Another common idea in functional programming is anonymous functions. Python exposes anonymous functions using the lambda keyword, not to be confused with AWS Lambda functions.

Now that you know some of the terms and concepts, you can explore how those ideas manifest in the Python ecosystem.

Lambda Functions

lambda functions in Python are defined inline and are limited to a single expression. You’ve likely seen lambda functions when using the built-in sorted() function:

>>> x = ['Python', 'programming', 'is', 'awesome!']
>>> print(sorted(x))
['Python', 'awesome!', 'is', 'programming']
>>> print(sorted(x, key=lambda arg: arg.lower()))
['awesome!', 'is', 'programming', 'Python']

The key parameter to sorted is called for each item in the iterable. This makes the sorting case-insensitive by changing all the strings to lowercase before the sorting takes place.

This is a common use-case for lambda functions, small anonymous functions that maintain no external state.

Other common functional programming functions exist in Python as well, such as filter(), map(), and reduce(). All these functions can make use of lambda functions or standard functions defined with def in a similar manner.

filter(), map(), and reduce()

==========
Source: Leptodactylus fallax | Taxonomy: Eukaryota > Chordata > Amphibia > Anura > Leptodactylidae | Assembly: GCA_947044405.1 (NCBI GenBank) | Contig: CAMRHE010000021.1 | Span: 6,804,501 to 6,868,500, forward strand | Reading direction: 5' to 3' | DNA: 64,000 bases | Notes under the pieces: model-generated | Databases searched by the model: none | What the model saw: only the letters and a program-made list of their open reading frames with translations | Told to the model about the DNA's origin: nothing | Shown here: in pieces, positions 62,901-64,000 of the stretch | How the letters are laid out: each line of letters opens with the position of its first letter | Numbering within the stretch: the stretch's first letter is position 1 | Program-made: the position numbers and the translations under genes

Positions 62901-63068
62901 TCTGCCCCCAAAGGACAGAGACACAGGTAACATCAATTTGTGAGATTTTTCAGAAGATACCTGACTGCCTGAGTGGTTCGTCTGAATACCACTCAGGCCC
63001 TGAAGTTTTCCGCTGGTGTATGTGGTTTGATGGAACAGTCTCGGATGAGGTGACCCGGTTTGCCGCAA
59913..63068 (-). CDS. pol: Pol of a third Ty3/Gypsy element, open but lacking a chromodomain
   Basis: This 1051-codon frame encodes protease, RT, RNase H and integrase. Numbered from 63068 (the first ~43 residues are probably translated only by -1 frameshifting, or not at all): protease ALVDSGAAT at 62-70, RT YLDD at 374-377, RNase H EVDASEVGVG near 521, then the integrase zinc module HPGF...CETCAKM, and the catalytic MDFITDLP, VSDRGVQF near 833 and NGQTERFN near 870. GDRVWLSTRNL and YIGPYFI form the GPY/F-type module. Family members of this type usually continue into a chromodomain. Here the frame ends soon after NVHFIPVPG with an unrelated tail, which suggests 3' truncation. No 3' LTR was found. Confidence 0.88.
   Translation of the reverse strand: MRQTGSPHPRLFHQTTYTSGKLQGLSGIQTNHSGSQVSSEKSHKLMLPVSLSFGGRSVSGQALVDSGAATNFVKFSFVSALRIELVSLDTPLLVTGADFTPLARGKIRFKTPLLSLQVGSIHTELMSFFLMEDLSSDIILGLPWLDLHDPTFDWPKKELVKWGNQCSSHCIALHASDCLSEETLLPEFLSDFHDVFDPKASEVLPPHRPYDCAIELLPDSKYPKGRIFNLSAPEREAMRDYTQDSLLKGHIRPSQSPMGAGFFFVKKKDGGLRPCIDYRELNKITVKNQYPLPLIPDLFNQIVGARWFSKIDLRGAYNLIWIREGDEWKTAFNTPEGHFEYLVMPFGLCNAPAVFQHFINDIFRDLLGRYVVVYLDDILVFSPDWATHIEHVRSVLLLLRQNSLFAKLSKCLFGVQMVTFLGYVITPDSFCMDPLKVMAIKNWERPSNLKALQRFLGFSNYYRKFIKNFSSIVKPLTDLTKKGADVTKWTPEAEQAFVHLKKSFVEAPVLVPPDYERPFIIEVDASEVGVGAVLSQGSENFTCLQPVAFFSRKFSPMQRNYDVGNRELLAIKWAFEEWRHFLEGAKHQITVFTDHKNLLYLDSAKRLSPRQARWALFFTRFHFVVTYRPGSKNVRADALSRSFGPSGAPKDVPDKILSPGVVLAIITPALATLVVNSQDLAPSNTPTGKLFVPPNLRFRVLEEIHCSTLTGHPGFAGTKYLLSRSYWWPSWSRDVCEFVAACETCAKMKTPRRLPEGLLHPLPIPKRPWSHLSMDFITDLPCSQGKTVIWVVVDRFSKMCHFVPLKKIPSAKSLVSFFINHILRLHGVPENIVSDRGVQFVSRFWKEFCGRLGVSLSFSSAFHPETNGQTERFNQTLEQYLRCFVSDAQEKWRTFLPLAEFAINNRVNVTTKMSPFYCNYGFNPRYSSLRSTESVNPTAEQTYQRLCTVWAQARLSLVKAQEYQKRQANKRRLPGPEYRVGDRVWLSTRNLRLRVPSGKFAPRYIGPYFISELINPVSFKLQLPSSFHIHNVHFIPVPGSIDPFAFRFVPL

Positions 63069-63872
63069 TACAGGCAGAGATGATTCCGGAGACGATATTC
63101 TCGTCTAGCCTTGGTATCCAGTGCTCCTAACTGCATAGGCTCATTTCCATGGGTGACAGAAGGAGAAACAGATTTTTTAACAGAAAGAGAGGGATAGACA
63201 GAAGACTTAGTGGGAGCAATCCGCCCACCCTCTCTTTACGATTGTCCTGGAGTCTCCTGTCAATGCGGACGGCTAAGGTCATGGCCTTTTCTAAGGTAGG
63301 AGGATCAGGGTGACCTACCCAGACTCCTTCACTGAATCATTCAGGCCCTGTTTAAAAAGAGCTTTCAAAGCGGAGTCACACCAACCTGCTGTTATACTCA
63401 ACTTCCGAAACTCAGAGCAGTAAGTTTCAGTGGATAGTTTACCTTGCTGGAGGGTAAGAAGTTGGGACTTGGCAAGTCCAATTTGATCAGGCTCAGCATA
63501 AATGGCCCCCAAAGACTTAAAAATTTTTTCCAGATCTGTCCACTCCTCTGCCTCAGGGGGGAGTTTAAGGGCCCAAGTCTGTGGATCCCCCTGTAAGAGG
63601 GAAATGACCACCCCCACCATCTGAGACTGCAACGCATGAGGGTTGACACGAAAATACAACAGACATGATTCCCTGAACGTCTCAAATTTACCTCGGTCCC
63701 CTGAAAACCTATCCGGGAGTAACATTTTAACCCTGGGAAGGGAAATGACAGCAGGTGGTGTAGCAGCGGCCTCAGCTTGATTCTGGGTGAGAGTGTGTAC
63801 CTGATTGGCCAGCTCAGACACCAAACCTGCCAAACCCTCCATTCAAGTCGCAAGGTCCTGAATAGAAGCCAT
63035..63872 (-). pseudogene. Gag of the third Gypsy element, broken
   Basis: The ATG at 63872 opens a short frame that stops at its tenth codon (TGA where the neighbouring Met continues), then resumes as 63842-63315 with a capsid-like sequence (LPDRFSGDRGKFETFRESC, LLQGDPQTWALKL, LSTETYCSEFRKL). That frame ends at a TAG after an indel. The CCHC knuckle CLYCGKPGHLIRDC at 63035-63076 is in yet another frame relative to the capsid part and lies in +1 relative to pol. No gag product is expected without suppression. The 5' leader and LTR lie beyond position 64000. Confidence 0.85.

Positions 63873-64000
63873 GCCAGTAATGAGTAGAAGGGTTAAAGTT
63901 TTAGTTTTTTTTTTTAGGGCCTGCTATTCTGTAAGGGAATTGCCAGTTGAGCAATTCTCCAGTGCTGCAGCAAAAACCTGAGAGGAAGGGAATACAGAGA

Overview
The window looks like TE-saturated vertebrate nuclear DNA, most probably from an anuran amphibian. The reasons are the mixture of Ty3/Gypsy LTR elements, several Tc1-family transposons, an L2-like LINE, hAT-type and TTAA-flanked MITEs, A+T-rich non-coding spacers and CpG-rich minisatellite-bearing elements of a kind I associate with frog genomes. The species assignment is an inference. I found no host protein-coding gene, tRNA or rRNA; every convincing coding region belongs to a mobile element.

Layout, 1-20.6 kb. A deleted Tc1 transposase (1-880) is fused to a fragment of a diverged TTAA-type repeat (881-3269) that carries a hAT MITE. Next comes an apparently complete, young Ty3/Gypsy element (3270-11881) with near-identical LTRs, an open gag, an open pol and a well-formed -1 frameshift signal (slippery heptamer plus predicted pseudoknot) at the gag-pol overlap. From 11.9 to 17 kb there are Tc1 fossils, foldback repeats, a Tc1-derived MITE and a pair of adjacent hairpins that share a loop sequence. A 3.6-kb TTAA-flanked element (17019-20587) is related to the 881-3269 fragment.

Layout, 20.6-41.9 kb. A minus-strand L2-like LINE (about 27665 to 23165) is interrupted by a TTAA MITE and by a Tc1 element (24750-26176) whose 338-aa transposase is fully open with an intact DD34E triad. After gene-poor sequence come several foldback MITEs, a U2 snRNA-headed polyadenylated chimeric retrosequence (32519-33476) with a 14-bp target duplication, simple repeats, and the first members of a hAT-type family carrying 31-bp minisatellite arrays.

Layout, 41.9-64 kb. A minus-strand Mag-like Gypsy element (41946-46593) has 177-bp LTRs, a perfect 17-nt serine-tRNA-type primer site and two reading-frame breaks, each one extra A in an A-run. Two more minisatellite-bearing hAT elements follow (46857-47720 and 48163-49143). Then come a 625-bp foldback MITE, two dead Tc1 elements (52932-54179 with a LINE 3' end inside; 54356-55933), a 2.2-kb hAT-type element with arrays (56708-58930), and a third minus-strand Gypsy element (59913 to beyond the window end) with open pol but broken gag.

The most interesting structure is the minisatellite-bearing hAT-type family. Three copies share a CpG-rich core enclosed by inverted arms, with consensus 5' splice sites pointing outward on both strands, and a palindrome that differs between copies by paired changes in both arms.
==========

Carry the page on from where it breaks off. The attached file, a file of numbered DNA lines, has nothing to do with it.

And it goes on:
The built-in filter(), map(), and reduce() functions are all common in functional programming. You’ll soon see that these concepts can make up a significant portion of the functionality of a PySpark program.

It’s important to understand these functions in a core Python context. Then, you’ll be able to translate that knowledge into PySpark programs and the Spark API.

filter() filters items out of an iterable based on a condition, typically expressed as a lambda function:

>>> x = ['Python', 'programming', 'is', 'awesome!']
>>> print(list(filter(lambda arg: len(arg) < 8, x)))
['Python', 'is']

filter() takes an iterable, calls the lambda function on each item, and returns the items where the lambda returned True.

Note: Calling list() is required because filter() is also an iterable. filter() only gives you the values as you loop over them. list() forces all the items into memory at once instead of having to use a loop.

You can imagine using filter() to replace a common for loop pattern like the following:

def is_less_than_8_characters(item):
    return len(item) < 8

x = ['Python', 'programming', 'is', 'awesome!']
results = []

for item in x:
    if is_less_than_8_characters(item):


This code collects all the strings that have less than 8 characters. The code is more verbose than the filter() example, but it performs the same function with the same results.